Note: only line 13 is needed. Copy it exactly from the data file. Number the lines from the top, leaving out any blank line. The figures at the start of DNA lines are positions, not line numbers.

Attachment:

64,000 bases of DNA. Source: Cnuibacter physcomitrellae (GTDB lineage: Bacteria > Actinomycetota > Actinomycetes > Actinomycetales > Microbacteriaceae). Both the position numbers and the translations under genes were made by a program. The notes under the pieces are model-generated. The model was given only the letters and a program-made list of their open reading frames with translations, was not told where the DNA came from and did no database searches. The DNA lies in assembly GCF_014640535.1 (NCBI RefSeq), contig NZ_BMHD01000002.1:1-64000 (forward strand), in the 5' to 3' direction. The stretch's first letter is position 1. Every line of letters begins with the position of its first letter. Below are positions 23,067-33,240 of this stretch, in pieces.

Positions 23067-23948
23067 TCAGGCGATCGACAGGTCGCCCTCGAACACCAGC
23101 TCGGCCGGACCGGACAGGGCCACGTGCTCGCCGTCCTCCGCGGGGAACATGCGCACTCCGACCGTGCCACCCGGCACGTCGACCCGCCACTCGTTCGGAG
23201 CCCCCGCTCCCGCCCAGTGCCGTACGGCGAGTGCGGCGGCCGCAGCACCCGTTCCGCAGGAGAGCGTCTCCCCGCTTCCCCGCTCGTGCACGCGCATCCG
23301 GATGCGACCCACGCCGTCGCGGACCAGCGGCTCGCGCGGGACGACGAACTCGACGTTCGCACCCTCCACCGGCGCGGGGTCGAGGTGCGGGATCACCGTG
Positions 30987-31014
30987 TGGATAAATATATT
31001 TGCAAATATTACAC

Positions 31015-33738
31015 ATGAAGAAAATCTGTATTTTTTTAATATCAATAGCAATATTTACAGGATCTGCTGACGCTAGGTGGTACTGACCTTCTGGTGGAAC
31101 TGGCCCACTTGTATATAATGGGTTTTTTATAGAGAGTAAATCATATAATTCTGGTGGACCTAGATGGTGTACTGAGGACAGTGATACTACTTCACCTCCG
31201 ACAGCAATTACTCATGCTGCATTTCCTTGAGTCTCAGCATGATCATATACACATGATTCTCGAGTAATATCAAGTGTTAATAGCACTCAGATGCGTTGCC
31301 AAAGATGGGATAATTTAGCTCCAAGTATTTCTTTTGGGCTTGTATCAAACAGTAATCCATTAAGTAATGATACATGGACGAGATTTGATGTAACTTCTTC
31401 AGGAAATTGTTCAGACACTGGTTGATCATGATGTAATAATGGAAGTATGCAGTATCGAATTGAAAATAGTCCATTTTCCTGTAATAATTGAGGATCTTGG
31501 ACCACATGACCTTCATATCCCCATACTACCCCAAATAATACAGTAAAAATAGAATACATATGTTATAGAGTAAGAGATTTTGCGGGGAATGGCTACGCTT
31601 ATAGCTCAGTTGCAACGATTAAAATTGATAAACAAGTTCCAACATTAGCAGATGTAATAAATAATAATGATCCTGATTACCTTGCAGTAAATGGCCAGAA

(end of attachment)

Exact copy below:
31201 ACAGCAATTACTCATGCTGCATTTCCTTGAGTCTCAGCATGATCATATACACATGATTCTCGAGTAATATCAAGTGTTAATAGCACTCAGATGCGTTGCC